There is lots of information available on the internet. A lot of it is good information. There are a lot of passionate people that are confident in their points of view. When it comes to farming and managing animals, we must remember that there are unique management requirements and techniques at EVERY farm. My thought is, do your research, figure out what you think makes the most sense for you and your farm and then discuss your plan with your veterinarian. Or ask your veterinarian when you are getting very confident but conflicting information from trusted resources. For example, somebody out west might confidently not supplement their flock with selenium, whereas someone in Vermont may give annual selenium injections to their ewes. There are very good reasons for both practices, and the most basic reason for the difference is location.
There are 3 widespread goat husbandry myths that I would like to address right now:
- Do NOT decrease grain to decrease a goat’s milk production. A goat will starve herself and continue producing milk if the milking routine does not change. If you want to decrease milk production, wean her kids or decrease your milking (e.g. go from twice a day to once a day). With a decreased demand for milk, milk production will decrease.
- There is no scientific link between so-called “fish-tails” and copper deficiency in goats. Yes, goats do need copper in their diet, but there are very few cases of copper deficiency in goats in Vermont. Give them daily free-choice access to a trace mineral powder (granulated) made for goats. If housed with sheep, give them all daily free-choice access to a trace mineral powder made for sheep. Ideally do NOT top dress their feed. Put it in dish or in a container on a wall and let them self-administer.
- Body condition is NOT determined by the width of the abdomen nor by rib bone visualization. Also, dairy goats generally look thin compared to meat goats, but the technique to determine sheep and goat body condition is universal: We discern body condition by putting our hands on the animals in the hip region. We want to feel a nice pad of muscle over the pelvic bone that connects the hook of the hip to the spinal column. The hooks and the spine will usually have very little padding themselves, but in between those three points, we should be able to feel muscle. You should have to press significantly to feel the connecting bone there. If you feel muscle there, you can sometimes imagine an A-frame structure the hips, which is perfect. If all you feel is bone all the way across, that animal is too thin. If the A-frame structure has turned into an arc like a rainbow, that’s usually a layer of fat over the muscle and the animal is too fat. Nobody, unless the sheep were just shorn, can just look at a sheep or goat and accurately determine body condition. You must put your hands on the animal.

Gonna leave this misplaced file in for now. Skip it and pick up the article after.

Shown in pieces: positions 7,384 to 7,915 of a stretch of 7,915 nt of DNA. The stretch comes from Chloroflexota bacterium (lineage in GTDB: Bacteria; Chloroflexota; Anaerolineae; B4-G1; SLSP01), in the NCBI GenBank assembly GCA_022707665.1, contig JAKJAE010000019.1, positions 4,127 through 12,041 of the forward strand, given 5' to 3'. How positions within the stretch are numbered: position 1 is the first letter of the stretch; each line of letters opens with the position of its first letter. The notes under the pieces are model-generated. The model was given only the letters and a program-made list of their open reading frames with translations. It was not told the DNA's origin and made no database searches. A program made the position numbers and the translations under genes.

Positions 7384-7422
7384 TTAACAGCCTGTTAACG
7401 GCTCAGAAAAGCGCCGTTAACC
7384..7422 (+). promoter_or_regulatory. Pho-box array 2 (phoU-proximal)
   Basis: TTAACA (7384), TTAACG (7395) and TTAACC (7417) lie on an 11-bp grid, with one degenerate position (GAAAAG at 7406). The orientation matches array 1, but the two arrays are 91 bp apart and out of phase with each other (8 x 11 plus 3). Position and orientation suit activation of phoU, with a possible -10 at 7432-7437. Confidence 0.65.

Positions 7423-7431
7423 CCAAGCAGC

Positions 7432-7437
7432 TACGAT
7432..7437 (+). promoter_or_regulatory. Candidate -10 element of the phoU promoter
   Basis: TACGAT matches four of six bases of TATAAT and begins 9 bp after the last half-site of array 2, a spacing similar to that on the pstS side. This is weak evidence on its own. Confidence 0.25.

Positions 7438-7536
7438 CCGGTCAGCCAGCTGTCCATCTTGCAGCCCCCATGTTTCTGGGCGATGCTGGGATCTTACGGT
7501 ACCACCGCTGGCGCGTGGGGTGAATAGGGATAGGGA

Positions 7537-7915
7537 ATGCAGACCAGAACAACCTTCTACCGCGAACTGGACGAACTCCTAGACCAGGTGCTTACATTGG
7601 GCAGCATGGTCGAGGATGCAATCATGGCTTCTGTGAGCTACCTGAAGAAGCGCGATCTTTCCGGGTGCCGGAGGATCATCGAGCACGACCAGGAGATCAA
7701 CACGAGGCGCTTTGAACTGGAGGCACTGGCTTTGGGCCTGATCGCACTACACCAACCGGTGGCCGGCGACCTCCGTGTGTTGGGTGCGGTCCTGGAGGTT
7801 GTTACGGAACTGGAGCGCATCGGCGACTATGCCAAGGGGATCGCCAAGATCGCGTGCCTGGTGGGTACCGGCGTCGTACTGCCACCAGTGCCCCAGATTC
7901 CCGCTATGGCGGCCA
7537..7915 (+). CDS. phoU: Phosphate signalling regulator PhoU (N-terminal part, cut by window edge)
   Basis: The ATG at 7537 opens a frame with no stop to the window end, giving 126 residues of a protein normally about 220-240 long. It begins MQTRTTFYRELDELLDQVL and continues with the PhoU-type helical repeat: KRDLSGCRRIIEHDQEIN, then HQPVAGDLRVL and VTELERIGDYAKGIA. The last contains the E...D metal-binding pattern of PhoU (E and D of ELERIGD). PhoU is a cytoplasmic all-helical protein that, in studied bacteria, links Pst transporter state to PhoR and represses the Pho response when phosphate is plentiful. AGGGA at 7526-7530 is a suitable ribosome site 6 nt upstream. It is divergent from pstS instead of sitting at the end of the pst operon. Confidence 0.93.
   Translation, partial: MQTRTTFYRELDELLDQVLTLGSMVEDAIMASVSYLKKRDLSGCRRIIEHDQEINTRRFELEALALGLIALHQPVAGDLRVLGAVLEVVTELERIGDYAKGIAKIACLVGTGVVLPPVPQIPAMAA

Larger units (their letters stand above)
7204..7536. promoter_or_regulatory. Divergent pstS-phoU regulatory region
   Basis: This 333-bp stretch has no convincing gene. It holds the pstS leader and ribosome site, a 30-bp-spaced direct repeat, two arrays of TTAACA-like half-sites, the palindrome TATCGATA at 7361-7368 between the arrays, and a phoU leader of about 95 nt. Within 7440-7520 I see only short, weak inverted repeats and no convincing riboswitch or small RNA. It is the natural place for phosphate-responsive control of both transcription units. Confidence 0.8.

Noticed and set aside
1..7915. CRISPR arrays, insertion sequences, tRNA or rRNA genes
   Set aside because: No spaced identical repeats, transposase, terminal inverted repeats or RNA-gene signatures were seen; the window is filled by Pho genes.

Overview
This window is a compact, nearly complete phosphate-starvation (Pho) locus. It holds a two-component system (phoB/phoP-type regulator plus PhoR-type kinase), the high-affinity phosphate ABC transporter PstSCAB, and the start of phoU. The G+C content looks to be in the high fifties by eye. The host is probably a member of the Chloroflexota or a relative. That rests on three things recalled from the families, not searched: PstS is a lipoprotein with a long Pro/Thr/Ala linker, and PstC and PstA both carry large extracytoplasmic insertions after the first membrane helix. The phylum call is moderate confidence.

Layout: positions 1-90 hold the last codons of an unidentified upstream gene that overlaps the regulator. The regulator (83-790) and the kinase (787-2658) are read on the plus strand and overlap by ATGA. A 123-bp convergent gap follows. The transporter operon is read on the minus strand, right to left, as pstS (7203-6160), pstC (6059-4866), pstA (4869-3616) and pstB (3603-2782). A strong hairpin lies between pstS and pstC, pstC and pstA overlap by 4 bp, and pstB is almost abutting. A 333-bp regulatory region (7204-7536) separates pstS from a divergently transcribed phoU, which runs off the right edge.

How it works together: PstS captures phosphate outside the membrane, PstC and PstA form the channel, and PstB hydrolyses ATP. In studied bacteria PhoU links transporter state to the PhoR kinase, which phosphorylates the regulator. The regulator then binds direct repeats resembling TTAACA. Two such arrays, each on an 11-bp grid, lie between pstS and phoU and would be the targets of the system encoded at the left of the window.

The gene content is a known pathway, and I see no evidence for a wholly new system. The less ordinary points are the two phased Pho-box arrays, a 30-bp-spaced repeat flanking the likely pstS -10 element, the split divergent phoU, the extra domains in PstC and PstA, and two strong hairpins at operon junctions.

CALVS is owned and operated by Dr. Dianne Johnson. Dr. Johnson graduated from the Virginia-Maryland Regional College of Veterinary Medicine at Virginia Tech in May 2012. Dianne is thankful to be back in Vermont (the other “VT”), where she is close to her family and many friends.
Prior to establishing CALVS, Dr. Johnson did a 6-month internship at Cross-Border Equine in Springfield, VT. Dr. Johnson enjoys working with cattle, small ruminants, camelids, and horses, and will also work with swine and poultry on an as-needed basis. Dianne is especially interested in sustainable farming, pasture management, and preventative care.
In her spare time, Dianne enjoys reading, walking and hiking with her dog, and crafts.
Prior to studying veterinary medicine, Dianne studied psychology and worked as an outdoor education instructor. She enjoys teaching youth and adults husbandry and veterinary medical skills.